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Cleopatra in Ephesus

800px-Lawrence_Alma-Tadema-_Anthony_and_CleopatraAs you walk through Ephesus, you are walking in the footsteps of some of history’s greatest characters – Alexander the Great walked these streets as did St Paul and St John and Cleopatra and Mark Anthony. That’s right, the most famous lovers in history walked here.

But first, a quick refresher – Cleopatra was the Queen of Egypt from 47-30BC, and Mark Antony was a powerful Roman general.  Cleopatra was born in Alexandria, Egypt, to a powerful family of Greek origin.  She initially ruled Egypt with her father, and later became its sole ruler.  She didn’t meet Mark Antony right away – first she formed a political alliance with Roman General Julius Caesar, and later became his mistress and had a son with him. Because Caesar was already married, Egyptian custom dictated that she marry her brother, which she did, although later dispatched with him to protect her son’s right to succeed her.

Meanwhile, Mark Antony was an ally of Caesar, and married to Fulvia, a widow of a close friend of his.  After Julius Caesar was assassinated, Mark Antony became one of three men to rule Rome.  It was in this role that he met Cleopatra, having called her to meet with him in Tarsus, in Turkey, to seek her political support to make sure that Egypt was loyal to Rome.  During the course of this, they began a relationship and moved back to Egypt, and over the next 14 years, although married to other people, they married and had a twin boy and girl, and then later another son together.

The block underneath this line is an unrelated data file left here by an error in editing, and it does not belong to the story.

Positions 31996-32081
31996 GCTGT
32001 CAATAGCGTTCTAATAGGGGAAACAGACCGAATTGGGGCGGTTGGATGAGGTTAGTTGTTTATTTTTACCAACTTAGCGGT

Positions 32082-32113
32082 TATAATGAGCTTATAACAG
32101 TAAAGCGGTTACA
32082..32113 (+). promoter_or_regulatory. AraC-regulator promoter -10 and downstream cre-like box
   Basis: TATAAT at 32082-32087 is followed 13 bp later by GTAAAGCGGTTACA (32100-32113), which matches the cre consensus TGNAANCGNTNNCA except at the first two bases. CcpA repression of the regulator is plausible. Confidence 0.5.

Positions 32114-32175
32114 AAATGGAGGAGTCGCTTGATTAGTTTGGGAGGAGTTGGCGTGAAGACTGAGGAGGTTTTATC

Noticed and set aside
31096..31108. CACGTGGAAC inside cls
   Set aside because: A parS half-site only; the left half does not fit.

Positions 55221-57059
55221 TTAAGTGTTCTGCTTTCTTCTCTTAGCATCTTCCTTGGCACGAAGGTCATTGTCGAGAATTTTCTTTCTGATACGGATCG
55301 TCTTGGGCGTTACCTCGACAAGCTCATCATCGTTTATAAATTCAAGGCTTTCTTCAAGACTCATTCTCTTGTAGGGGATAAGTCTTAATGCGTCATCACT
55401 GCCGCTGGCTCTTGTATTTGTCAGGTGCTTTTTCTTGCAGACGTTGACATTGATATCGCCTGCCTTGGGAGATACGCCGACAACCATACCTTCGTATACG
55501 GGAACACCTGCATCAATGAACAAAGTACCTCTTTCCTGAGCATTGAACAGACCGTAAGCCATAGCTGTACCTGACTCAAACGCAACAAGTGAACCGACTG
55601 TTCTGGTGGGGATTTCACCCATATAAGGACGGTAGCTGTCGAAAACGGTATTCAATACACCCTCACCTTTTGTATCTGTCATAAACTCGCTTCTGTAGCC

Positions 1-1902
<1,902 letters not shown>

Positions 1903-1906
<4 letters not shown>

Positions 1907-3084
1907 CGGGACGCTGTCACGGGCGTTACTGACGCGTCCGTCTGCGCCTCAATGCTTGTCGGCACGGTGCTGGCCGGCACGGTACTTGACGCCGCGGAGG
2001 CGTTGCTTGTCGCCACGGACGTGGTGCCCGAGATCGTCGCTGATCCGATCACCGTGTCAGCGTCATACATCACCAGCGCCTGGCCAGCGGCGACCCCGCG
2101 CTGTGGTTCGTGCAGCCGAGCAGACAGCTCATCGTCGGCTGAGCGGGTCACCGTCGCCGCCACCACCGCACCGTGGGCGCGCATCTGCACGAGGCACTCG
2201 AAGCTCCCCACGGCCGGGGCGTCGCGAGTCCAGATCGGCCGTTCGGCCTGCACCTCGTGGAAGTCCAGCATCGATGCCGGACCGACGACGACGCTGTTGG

At one point, the tale of the exotic and mysterious Egyptian Queen and her powerful Roman General moved to Ephesus.  Mark Antony had come here and had been welcomed by the Ephesians as Dionysus incarnate. He arranged for the Ephesians to give Cleopatra  a greeting worthy of a royal mistress on her arrival. So as you walk alon Harbour Street in Ephesus, imagine Cleopatra walking up here from the port to a rousing welcome.  And as you walk along Arcadian Street in Ephesus, think also of Cleopatra, who apparently loved the high-quality shops that lined this street.

Cleopatra came here to accompany Mark Antony as he put together a navy, with which he planned to attack Rome. Cleopatra was one of the biggest financiers of this effort, providing both ships and money, and in 32BC, they set sail with a fleet of 500 ships on their way to attack Rome.

 

 

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